The New, New-Normal; or, the Old Abnormal, I’m getting confused!
Remember back in spring 2013 when Fed chairman Ben Bernanke mused publicly that interest rates may rise one day? Bond investors raced for the exits and for the next few years the prospect of rising borrowing costs was off the table so long as inflation held steady at a manageable 2% or so.
It was the touchstone of a new creed, a new faith, that the Fed had vanquished the economic cycle just as sure as St. George had slain his dragon and the hymn “rates lower for longer” was sung with brio from the fixed-income choir. Anfield refused to drink from that delusional brew, however. Indeed, during speaking engagements and meetings I was roundly harangued about the horrors that would visit the global economy should U.S. borrowing costs inch northward in divergence with rates worldwide and with assets liquidity-driven. I responded by associating the “rates will never go up” conceit with the free-money dementia that had consigned Japan to over a generation of flat growth and the economic and social malaise that goes with it.
In the end I converted no one. The zealots continued to embrace their New-Normal orthodoxy right up until this month, when the outcome of the most bizarre election in U.S. presidential history produced, among other things, America’s first “inflation” head of state along with a major bond rout.
I am proud to say that Anfield went on the defense some time ago, conceding a few points during sustained rallies in exchange for diversified sources of yield. In this way – one basis point at a time – we managed to claw our way to the upper alcoves of our peer rankings. True, it took the Fed a long time to come around. We believed the bank would raise interest rates sooner because we thought they understood that this economic cycle was different: it was a financial, or Wall Street cycle that undermined the real, or Main Street economy. Once fiscal stimulants like TARP exhausted themselves Washington should have addressed the damage that wanton deregulation has done to the real economy, which is many times smaller than the near $300 trillion financial economy of stocks, bonds and derivatives. What was needed then was tax relief and subsidy programs aimed at creating top-line aggregate demand. But that would have obliged President Obama to promote tax cuts for corporations and the middle class – a tough sell for an administration that had spent its formative years in power vilifying Wall Street. So despite record-low interest rates, capital – denied productive enterprises due to the uncertain regulatory environment that followed the 2008 crash – flooded asset markets and drove prices to bubble-level proportions.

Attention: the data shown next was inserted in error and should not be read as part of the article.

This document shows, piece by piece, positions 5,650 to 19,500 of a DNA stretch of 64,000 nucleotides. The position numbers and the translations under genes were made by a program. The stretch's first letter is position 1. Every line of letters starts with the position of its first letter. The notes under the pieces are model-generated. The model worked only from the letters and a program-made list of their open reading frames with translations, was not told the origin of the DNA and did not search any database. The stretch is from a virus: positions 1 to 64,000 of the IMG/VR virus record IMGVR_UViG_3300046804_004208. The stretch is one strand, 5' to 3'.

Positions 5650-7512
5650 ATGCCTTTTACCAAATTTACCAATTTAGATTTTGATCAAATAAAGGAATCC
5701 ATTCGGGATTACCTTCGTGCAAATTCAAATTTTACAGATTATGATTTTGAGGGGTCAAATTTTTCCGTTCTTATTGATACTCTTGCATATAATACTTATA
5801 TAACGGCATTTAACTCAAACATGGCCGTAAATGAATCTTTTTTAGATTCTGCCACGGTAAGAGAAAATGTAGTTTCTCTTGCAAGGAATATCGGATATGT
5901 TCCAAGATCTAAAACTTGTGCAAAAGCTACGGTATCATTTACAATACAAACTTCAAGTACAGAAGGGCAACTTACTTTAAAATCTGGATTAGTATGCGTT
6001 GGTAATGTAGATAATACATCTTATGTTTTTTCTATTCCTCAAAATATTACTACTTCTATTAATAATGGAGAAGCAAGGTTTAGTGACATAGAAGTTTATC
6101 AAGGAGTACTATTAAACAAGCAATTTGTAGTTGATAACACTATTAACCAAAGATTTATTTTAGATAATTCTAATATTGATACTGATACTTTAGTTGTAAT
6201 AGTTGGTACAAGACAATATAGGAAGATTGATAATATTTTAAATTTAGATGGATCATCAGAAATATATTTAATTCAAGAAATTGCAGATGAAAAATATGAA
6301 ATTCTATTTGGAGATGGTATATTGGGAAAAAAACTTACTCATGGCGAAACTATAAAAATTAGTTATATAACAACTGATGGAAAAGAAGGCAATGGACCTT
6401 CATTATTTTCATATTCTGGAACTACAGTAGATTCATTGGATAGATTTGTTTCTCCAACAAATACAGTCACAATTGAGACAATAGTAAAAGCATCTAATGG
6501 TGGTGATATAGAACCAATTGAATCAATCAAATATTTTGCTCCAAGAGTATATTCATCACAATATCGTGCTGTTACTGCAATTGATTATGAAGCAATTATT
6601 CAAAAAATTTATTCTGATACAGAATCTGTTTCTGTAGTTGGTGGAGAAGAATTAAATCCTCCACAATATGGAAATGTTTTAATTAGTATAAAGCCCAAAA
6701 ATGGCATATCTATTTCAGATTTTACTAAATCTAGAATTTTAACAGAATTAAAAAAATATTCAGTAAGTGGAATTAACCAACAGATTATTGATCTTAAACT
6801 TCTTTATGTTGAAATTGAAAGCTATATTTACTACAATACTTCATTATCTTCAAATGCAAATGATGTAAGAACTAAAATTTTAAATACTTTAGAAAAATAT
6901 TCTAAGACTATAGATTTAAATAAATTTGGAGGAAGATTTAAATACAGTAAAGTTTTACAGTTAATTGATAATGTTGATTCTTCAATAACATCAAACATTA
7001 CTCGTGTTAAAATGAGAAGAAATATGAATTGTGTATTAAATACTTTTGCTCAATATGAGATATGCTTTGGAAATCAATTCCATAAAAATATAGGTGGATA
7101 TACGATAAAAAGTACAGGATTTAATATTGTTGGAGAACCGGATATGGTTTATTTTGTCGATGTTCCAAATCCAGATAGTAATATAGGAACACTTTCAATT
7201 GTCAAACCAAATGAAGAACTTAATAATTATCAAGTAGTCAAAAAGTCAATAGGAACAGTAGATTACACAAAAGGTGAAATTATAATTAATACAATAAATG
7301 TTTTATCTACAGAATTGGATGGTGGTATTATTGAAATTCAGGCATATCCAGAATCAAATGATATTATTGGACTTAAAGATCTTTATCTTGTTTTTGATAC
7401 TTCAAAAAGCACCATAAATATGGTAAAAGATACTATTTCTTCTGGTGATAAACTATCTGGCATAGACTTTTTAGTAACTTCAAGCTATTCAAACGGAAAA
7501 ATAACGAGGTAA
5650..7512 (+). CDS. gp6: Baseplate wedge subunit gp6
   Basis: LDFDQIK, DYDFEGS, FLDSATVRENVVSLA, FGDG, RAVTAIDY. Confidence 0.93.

We thought the Fed understood that printing money and hoping for the best was neither effective economically nor sustainable politically, particularly with asset inflation flashing red for the last two years. We surmised that once the Fed finally began raising interest rates that inflation would jack-rabbit. Wise money would prefer to be early than late and prepositioning could be done without sacrificing solid returns. We have entered the first phase of what we believe will be a prolonged return to monetary normalcy. We expect the Fed Funds rate will reach 1%, followed by a strategic pause and consolidation. To go from near-zero to a 2%-Fed Funds rate and 4.5% to 5% ten-year Note would be reckless and unnecessary.
Thank you for flying with us. We are now cleared for landing after circling the runway for what felt like an eternity. Now prepare for a year or so of jet lag as the easy-money age comes to an end. We anticipate a challenging environment for global bond and asset markets though we do not see a 1994-style tightening. (In part because we doubt financial institutions and markets could sustain it.) We will avoid sovereign durations and may even take short positions when opportunities arrive. We see credit and high-yield bonds as sound, unlike Agency MBS because of the duration-extension risk. For now we are staying put in the non-agency space and we are particularly happy with durations of 2%-to-4% plus portfolio YTM, weighted average credit quality of investment grade or better, and target volatility of 1% to 2%.
Having structured much of our investment culture around opportunities of yield, we fear not the return of inflation. There is, however, an administrative legacy of the last eight years that give us pause. I remember walking down Butterfly Beach in Montecito, California with my wife in mid-2014 when my phone started buzzing with the news that crude oil prices had collapsed. My first thought was not about the likely impact of cheap energy on economic activity, earnings or personal spending but how it would allow the Fed to duck its responsibility to begin tightening interest rates. In effect, it had surrendered its authority to price the value of money to the markets. Most recently, at its annual conference this August at Jackson Hole, the Fed launched an appeal to legislators to create demand where its own policies had failed. It is now as much a spectator as a shaper of monetary trends, an abdication of power that may be impossible to reverse.
Fortunately the Fed will have an opportunity to reassert itself in the second half of this epic interest rate normalization. We hope it does. While I have been critical of Chairperson Yellen for the reasons outlined above, I believe her hands-off instincts will serve her well now that the economic cycle has finally turned.